“Experience has shown that commissions paid upfront tend to encourage less rigorous attention to loan application quality,” concludes a recent guideline paper from the Australian Prudential Regulation Authority, the Down Under equivalent of FSCO.
The assertion – brokers are more likely to withhold key client information under the traditional system of remuneration than the trailer model – was echoed by several Australian lenders in August as part of a broad regulatory inquiry process meant to better protect the country’s broker channel.
Still, the idea of shelving traditional compensation models as a way of holding brokers more accountable is also garnering interest in other global markets, including the U.K. and the States, as supporters of trailer fees press their case for reform.
The call for a similar paradigm shift in Canada has been more muted, although a growing number of brokers voluntarily increased their proportion of trailer fee deals as a hedge against any future originations slowdown.
But the majority of players in this country continue to opt for the traditional compensation structure. Several have balked at the suggestion that disclosure to lenders would be improved under that newer model.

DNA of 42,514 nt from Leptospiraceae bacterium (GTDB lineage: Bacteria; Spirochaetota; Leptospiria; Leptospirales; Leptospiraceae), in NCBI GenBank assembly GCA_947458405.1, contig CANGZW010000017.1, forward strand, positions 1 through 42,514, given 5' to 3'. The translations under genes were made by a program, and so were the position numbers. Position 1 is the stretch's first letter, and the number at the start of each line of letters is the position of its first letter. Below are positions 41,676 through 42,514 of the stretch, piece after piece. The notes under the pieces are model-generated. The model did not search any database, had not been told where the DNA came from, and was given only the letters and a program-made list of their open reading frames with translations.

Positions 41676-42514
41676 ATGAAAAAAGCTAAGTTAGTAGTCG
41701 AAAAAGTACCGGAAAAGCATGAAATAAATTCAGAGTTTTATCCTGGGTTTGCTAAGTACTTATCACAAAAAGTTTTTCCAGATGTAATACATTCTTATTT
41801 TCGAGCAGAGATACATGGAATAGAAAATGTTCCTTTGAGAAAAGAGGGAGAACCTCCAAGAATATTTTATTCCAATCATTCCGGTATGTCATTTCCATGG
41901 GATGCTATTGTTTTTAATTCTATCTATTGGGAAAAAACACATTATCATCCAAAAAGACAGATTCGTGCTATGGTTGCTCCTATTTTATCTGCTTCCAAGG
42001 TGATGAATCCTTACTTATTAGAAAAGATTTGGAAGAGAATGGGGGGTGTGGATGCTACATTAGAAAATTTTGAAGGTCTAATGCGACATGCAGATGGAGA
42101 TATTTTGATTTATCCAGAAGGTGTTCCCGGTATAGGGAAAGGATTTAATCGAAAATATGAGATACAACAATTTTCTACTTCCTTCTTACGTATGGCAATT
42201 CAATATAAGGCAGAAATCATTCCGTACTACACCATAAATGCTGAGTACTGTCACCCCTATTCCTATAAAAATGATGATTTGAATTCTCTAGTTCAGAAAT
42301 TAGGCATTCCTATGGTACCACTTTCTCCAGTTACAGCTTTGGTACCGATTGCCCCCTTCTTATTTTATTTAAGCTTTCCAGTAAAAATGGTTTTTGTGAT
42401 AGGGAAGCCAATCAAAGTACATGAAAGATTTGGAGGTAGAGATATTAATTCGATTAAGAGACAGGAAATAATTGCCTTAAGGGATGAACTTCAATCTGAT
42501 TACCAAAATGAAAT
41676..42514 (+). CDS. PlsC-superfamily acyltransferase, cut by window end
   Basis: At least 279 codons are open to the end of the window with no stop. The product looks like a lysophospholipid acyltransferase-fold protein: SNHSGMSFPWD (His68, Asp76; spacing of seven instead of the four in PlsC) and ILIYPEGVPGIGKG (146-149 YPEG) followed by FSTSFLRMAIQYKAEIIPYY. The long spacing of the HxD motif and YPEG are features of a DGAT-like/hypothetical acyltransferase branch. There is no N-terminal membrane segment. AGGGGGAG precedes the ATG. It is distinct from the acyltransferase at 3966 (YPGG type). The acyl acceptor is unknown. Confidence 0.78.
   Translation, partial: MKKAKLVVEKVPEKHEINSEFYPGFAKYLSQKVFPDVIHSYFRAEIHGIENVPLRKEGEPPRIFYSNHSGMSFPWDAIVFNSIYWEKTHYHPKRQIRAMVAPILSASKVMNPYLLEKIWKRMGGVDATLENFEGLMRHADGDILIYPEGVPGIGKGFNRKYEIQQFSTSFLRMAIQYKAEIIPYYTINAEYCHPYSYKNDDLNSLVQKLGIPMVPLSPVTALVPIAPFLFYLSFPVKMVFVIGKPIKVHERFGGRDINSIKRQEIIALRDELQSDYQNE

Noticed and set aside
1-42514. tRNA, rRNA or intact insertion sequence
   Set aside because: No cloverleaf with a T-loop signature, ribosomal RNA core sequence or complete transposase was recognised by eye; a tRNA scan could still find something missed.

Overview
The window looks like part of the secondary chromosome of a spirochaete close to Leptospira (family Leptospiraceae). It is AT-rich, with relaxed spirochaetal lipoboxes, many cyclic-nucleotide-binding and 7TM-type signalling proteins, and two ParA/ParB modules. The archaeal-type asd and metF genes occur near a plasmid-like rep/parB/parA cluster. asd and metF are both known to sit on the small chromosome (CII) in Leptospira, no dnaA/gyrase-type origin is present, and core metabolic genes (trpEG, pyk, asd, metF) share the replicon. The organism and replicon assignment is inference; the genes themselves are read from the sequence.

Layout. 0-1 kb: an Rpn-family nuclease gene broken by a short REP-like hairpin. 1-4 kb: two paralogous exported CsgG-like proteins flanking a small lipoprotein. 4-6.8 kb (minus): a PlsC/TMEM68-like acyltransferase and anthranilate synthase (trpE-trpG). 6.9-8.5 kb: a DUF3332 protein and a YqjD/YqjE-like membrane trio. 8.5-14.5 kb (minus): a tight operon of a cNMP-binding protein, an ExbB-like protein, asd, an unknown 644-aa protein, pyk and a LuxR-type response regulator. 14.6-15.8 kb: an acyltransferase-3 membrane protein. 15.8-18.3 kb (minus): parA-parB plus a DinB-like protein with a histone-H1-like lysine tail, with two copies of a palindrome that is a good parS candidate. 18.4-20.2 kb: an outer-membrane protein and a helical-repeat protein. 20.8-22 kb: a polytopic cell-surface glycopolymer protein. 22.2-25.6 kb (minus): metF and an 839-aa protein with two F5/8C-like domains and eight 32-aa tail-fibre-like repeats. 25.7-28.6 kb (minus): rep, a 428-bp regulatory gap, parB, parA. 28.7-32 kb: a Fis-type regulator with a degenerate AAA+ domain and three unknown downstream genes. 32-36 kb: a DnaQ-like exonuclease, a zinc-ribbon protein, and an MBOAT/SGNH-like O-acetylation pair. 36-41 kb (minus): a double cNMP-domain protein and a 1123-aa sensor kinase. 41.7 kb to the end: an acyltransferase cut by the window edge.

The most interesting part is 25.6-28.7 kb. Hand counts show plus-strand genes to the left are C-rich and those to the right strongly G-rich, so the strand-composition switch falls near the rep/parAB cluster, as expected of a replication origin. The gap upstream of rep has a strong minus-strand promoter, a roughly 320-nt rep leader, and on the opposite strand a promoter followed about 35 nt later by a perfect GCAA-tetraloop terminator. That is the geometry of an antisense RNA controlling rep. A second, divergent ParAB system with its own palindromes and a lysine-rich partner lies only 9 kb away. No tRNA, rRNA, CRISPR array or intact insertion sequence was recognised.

The reaction to another proposal before Australia’s Financial System Inquiry is also raising broker eyebrows both there and in this market.
Financial services firm EY asked the inquiry last week to consider the introduction of a fee-for-service requirement to mitigate conflicted remuneration in mortgage brokering. That model would see borrowers pay brokers directly – even for A deals.
“A fee-for-service requirement, whereby payments are made directly from the customer to the broker, as opposed from the product manufacturer, would largely mitigate this conflict,” writes EY in its submission.
The very suggestion will rile Canadian brokers, but a growing number of their global counterparts are facing calls for a ban on upfront commissions – a way of better protecting loan quality.